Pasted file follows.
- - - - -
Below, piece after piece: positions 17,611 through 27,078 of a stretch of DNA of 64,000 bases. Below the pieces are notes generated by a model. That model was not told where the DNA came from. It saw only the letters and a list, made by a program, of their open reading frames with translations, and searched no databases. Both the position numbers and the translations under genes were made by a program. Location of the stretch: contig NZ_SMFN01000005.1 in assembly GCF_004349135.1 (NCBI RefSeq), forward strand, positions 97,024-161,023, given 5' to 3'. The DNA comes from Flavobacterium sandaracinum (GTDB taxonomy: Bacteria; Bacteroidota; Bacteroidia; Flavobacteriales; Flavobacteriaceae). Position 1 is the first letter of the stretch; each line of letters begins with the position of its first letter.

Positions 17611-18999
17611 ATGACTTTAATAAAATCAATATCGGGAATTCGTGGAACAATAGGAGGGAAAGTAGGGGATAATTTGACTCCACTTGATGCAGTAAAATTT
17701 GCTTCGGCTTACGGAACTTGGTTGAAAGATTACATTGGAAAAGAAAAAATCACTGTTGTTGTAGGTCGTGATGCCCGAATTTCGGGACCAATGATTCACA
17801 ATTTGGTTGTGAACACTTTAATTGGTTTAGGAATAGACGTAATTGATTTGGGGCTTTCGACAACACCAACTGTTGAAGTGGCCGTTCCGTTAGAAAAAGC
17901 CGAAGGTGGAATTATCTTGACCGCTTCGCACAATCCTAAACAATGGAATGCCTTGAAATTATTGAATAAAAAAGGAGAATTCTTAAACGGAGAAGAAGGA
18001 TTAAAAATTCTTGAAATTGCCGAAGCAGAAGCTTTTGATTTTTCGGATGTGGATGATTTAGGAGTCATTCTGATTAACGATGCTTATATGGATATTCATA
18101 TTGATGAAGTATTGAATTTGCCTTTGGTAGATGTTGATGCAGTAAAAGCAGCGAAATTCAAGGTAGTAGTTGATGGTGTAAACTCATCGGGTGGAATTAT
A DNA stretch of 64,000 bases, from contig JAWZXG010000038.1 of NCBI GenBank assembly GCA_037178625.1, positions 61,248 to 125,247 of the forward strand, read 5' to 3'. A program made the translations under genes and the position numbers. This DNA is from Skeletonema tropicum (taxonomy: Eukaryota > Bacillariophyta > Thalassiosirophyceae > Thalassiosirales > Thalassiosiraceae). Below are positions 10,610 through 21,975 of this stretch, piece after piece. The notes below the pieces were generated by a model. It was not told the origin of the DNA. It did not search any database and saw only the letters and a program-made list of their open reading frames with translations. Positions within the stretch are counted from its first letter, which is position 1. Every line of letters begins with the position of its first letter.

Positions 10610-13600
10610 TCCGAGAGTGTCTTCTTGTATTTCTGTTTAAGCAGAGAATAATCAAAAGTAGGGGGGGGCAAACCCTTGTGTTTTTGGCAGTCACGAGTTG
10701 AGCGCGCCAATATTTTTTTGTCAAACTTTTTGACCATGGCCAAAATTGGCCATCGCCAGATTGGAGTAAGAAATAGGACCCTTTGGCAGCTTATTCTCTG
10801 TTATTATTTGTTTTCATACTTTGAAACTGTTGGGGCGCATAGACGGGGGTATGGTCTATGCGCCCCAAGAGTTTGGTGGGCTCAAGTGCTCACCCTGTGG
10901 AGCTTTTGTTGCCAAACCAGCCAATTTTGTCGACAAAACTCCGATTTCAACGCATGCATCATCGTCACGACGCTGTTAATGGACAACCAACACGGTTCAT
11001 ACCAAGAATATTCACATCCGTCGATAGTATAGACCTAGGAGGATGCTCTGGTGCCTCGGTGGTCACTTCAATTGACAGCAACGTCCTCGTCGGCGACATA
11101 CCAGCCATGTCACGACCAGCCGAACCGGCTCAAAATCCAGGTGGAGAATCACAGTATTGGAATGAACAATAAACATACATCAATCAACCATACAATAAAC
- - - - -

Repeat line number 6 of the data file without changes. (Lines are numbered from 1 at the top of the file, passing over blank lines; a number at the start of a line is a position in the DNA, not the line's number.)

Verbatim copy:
17901 CGAAGGTGGAATTATCTTGACCGCTTCGCACAATCCTAAACAATGGAATGCCTTGAAATTATTGAATAAAAAAGGAGAATTCTTAAACGGAGAAGAAGGA